Presentation on theme: "DISASTER PLANNING: Do it Before Disaster Strikes Community Issues Satellite Workshops Department of Commerce & Economic Opportunity."— Presentation transcript:
DISASTER PLANNING: Do it Before Disaster Strikes Community Issues Satellite Workshops Department of Commerce & Economic Opportunity
Surviving the Disaster Time periods 24 hours for local disaster 48 hours for regional disaster 72 hours for statewide catastrophic disaster
Surviving the Disaster Challenge for local elected officials Disaster represents a non-traditional situation Plan must result from collective efforts of many Consensus document
What is a Disaster Plan? Comprehensive plan is basis for disaster operations Provides positive step to resolve problem and manage crisis Without plan - publics perception is negative
What is a Disaster Plan? With leadership - publics perception is positive Especially when supported with pre- planning
Overview of Disaster Plan Written document Roadmap for who does what Establishes interrelationships Establishes disaster Chain-of- Command
Organizational Interrelationships Emergency operations plan developed by implementing organizations Must reflect reality of emergency operational procedures of participating organizations A plan developed In a vacuum without implementing organizations is no plan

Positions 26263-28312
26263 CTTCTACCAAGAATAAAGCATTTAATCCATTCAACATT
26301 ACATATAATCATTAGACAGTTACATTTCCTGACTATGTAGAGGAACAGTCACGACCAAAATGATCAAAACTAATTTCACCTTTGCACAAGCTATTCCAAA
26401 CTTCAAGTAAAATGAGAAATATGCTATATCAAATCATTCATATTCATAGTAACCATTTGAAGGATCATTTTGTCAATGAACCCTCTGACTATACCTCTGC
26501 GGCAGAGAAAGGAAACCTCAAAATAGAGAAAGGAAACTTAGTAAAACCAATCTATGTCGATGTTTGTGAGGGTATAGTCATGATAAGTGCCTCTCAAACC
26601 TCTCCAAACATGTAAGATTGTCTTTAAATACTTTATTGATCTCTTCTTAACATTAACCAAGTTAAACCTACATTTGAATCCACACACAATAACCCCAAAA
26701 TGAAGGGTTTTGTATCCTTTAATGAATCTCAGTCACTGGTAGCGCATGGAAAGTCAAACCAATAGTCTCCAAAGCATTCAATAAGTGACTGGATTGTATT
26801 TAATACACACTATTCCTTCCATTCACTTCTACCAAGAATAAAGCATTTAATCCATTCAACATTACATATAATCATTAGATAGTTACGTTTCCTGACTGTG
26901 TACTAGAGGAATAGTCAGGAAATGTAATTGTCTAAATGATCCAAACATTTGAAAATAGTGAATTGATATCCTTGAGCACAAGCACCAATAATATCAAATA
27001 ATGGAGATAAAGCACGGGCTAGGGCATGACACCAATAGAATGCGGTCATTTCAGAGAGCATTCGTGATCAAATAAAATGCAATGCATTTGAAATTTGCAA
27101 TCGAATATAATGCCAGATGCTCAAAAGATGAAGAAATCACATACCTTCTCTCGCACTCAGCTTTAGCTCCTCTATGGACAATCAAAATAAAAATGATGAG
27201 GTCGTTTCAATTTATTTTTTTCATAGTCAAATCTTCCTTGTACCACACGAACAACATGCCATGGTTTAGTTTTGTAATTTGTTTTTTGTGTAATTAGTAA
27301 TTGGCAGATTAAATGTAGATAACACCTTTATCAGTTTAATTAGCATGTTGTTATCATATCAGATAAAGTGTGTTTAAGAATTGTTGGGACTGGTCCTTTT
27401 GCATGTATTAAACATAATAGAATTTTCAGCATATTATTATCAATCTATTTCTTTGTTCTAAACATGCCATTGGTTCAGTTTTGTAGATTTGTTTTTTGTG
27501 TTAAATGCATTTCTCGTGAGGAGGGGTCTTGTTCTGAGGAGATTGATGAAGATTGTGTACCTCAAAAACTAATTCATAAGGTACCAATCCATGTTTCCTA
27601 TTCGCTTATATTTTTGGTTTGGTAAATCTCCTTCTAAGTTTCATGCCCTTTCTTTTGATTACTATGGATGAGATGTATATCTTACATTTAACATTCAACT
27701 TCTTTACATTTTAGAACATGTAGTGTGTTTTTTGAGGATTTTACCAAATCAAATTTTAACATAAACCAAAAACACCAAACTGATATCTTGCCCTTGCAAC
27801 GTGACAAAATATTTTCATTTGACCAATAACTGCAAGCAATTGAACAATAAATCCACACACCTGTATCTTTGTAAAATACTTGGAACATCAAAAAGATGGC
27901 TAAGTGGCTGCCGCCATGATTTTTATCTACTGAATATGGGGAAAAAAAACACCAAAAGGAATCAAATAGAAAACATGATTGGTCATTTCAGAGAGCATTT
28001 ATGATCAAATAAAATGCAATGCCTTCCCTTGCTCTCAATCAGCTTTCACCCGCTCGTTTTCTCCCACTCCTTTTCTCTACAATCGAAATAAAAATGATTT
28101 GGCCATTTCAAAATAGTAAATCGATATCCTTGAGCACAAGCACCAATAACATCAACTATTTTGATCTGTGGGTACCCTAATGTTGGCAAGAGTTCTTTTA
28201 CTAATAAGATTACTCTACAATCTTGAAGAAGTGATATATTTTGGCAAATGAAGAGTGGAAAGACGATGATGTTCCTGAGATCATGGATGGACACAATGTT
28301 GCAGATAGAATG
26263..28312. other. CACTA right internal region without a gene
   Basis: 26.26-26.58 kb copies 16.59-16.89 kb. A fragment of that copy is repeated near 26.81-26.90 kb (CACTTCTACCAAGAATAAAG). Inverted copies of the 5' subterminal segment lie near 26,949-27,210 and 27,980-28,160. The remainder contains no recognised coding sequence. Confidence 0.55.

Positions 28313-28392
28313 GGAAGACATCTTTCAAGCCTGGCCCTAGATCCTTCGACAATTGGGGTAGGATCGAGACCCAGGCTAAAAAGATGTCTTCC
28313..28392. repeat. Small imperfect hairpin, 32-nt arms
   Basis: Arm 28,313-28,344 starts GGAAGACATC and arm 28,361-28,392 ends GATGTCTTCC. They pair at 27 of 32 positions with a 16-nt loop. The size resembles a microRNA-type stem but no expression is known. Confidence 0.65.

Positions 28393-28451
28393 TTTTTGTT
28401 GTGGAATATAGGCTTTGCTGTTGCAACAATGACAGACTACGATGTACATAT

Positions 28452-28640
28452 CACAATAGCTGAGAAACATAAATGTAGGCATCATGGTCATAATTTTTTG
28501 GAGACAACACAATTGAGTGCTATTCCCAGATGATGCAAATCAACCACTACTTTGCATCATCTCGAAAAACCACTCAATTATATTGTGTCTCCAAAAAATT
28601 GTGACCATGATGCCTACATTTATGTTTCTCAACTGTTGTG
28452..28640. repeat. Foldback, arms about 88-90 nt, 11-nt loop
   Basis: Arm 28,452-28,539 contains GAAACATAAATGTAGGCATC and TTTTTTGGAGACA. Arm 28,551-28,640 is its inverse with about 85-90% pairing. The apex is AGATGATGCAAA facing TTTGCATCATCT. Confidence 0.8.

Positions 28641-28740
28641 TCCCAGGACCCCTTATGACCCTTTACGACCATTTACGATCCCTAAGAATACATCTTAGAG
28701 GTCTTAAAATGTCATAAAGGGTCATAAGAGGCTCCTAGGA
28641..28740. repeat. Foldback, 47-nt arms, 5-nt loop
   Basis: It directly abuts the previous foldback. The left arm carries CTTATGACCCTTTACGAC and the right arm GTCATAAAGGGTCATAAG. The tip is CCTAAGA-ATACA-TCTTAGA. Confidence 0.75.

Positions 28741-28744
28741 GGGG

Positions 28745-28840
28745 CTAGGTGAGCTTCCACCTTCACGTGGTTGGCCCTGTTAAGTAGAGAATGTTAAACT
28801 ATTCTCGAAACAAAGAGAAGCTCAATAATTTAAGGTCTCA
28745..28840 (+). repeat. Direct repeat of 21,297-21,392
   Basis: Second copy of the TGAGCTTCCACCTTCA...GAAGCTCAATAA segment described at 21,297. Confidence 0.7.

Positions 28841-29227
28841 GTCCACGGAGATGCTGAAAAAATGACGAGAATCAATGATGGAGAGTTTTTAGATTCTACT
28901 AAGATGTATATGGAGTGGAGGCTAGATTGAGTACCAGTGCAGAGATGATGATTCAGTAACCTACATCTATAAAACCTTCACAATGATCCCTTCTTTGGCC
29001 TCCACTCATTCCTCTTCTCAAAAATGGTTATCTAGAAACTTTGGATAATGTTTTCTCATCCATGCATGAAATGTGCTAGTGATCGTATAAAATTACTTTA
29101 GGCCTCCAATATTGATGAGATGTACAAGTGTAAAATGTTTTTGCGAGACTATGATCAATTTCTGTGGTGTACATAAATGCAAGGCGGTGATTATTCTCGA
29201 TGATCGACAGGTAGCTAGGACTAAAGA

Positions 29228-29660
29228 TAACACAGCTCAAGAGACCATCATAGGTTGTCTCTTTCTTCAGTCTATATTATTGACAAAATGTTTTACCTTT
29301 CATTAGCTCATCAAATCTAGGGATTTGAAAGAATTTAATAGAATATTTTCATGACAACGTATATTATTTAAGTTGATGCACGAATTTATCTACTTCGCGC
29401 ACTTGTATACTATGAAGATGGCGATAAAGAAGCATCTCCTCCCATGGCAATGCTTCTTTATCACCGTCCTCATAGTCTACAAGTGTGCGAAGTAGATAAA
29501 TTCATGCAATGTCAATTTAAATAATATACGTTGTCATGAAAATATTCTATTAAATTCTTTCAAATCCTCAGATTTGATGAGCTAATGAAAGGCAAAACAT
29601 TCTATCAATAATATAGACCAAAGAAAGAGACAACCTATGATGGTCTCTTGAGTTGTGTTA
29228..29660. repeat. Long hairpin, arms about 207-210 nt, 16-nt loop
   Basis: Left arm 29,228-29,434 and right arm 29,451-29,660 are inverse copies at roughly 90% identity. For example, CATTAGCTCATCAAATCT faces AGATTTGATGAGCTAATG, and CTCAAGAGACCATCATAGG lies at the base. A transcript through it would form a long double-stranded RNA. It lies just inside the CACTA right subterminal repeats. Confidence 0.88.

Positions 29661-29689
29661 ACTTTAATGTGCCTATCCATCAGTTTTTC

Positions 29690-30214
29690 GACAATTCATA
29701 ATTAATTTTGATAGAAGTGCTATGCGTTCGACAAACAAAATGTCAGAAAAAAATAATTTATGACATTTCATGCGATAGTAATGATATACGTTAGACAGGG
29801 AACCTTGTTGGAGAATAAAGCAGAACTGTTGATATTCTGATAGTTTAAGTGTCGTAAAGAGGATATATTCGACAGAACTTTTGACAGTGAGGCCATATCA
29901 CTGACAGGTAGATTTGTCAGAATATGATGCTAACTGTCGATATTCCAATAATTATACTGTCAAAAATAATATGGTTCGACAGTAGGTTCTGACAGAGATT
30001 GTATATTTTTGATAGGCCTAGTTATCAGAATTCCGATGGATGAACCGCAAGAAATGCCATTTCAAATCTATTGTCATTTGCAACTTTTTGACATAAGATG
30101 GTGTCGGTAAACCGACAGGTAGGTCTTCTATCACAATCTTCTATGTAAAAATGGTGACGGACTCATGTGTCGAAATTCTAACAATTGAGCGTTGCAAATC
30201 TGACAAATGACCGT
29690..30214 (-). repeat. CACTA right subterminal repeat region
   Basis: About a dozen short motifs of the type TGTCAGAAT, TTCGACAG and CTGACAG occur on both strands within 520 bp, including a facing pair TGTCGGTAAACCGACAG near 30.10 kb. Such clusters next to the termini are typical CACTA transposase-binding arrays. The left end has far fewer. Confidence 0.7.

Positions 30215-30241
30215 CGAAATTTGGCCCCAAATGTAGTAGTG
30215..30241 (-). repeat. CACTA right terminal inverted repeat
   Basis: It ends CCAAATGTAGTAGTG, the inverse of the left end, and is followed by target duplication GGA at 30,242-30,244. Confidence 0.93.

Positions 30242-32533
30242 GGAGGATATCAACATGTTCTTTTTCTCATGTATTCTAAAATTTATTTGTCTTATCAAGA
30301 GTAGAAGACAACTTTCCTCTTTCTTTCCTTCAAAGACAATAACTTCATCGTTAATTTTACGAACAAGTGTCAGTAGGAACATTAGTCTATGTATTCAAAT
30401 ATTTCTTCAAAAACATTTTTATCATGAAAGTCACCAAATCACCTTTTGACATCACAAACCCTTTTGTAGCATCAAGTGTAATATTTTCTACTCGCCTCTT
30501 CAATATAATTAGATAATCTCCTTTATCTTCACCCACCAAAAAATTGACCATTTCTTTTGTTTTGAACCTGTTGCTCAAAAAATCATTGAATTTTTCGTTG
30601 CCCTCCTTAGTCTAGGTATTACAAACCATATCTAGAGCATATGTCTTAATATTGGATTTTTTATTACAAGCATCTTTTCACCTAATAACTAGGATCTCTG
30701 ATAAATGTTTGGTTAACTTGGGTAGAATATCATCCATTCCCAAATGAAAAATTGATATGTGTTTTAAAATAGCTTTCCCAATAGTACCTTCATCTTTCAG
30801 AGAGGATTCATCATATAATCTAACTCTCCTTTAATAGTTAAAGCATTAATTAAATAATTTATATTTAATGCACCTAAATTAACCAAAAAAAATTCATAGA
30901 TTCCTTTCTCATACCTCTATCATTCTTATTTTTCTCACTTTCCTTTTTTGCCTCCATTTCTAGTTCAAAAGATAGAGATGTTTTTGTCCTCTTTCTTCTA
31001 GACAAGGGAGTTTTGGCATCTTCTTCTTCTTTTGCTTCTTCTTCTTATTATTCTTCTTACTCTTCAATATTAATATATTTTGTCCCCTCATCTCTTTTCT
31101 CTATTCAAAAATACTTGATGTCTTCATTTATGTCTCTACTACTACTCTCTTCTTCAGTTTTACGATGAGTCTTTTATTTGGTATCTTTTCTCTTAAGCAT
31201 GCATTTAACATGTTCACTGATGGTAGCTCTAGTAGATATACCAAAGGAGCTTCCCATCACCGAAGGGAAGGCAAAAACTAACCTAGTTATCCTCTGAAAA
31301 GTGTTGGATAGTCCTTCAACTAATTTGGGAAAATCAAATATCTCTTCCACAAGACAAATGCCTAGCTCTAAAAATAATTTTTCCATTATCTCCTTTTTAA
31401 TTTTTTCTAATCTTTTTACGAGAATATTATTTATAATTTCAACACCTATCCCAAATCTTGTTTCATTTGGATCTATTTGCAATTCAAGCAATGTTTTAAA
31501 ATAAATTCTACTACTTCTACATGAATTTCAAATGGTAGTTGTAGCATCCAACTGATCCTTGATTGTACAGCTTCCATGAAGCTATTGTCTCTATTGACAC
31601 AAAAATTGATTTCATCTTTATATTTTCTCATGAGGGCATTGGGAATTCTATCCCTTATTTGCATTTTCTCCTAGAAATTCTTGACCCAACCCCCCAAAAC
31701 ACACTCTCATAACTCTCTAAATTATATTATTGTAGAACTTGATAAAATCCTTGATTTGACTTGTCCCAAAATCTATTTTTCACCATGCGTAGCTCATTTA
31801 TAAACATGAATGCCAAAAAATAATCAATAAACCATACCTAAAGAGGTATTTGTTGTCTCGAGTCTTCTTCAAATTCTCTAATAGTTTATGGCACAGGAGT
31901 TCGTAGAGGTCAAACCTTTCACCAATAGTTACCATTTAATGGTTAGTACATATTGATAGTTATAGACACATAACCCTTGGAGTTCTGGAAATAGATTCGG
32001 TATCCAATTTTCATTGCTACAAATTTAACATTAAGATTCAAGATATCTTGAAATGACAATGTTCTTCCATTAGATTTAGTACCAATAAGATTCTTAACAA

Intergovernmental Relationship Disasters are local responsibilities Handled first at the local level Local governments must be in position that effective & timely disaster response & recovery operations are impossible without outside assistance State and Federal designations
FacilitiesFacilities Emergency Operations Center (EOC) Incident Command System (ICS) Most public safety officials are accustomed to the ICS environment without the EOC ICS/EOC interface Mechanism by which disasters are managed
Planning Process Assumptions: Plans based on maximum credible event Plans consider every possible resource (publicly or privately-held) Process begins with a committee of responders
Planning Process Hazards analysis: first step in the process Distinguish EVENT from its CONSEQUENCES –Event identification: the trigger mechanism to consequences
Planning Process Event analysis How probable is the hazard? Consequence analysis How great is the impact on public health and safety?
Planning Process Risk Assessment Combination of – Hazard event identification – Consequences analysis – Probability analysis
Planning Process Risk Assessment examples: Low probability & High consequence –Nuclear/Biological terrorism High probability & Medium consequence –Flood in unprotected floodplain High probability & Low consequence –Flood in protected floodplain
Planning Process Resource identification Exhaustive Includes privately-held resource Compiled resource directory Revised annually Distributed to EOC participants for reference during EOC activation
Planning Process Linked to identified consequences Resources are identified & committed through EOC - not the ICS ICS relies on EOC for the resource Whatever you HAVE as a capability can serve you today Whatever you LACK as a capability must be developed